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Jo Whitchurch, of John Lewis Cheadle, shows off smartwatches...
WANT to keep track of notifications without constantly checking your phone, follow a map by glancing at your wrist or track your fitness?
If the answer is yes to any of these, a smartwatch is a great piece of tech.
A smartwatch acts as a discreet window into your smartphone, with its own apps and games to keep you from constantly gazing at your phone.
Like smartphones, different smartwatches run on different operating systems (OS), with different apps available.
These OSs include Android wear from Google, and Tizen from Samsung, with Apple due to release a watch with Watch OS later this year.
So why would you want one? Well, they are...
Receive notifications from your favourite social networks, read and reply to emails and text messages by dictation, and keep an eye on your agenda for the day with ease.
There are apps for helping you navigate to a location on a map or easily track down friends and family.
You can even use your smartwatch as a remote to control music playback or the camera on your smartphone.
As something you’ll want to wear all day, design is important.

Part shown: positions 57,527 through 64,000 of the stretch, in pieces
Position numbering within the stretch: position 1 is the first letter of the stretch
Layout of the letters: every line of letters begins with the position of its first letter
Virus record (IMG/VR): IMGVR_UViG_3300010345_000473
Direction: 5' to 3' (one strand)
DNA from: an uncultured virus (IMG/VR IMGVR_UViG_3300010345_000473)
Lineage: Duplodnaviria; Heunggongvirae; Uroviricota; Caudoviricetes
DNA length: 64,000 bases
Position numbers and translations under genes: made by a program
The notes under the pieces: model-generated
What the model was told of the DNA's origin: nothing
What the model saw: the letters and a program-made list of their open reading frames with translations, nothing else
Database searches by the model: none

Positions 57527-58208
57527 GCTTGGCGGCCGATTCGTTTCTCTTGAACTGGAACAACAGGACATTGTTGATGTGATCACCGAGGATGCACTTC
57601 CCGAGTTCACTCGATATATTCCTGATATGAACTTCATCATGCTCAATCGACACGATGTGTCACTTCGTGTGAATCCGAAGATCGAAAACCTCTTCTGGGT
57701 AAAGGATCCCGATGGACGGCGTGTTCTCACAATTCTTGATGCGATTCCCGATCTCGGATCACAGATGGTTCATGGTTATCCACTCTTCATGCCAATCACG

Early smartwatches took on large, rectangular designs that looked akin to strapping a small computer to your wrist.
However, as they’ve evolved, manufacturers have begun to put just as much emphasis into the look as the functionality, with new, more stylish designs emerging.
Offerings from Motorola and LG have done away with the rectangle, going for a more discreet, classic circular watch face, while Asus’ ZenWatch manages to blend a curved rectangular watch face with a level of style and sophistication found in the best watches.
More functionality can be unlocked through the design of the watch.
Many devices include monitors and sensors that will help track your activity, that pair with an app to give you real time, easy-to-understand progress on your fitness.
Others, like the Samsung Gear S can stand on their own without a smartphone, letting you make calls, send messages and access the internet thanks to built-in aerials.
The majority of watches on the market are compatible with Android smartphones (and even the Gear S requires a Samsung device to set it up for the first time), while very few will work with iPhones or Windows phones.
The next big thing
The life of the smartwatch is still in its infancy, so we can expect these to get more advanced over the next couple of years, as they become the next musthave devices.
Smartwatches are a great way to feel like a trendsetter, so tap into an always-connected future.
For more information, see in store or visit www.johnlewis.com.
From top: Samsung Gear S, Tizen, 4GB (£329.95); Motorola Moto 360 smartwatch, Android wear (£199); LG G watch R smartwatch, Android wear (£219.95); Asus ZenWatch smartwatch, Android wear (£199.95)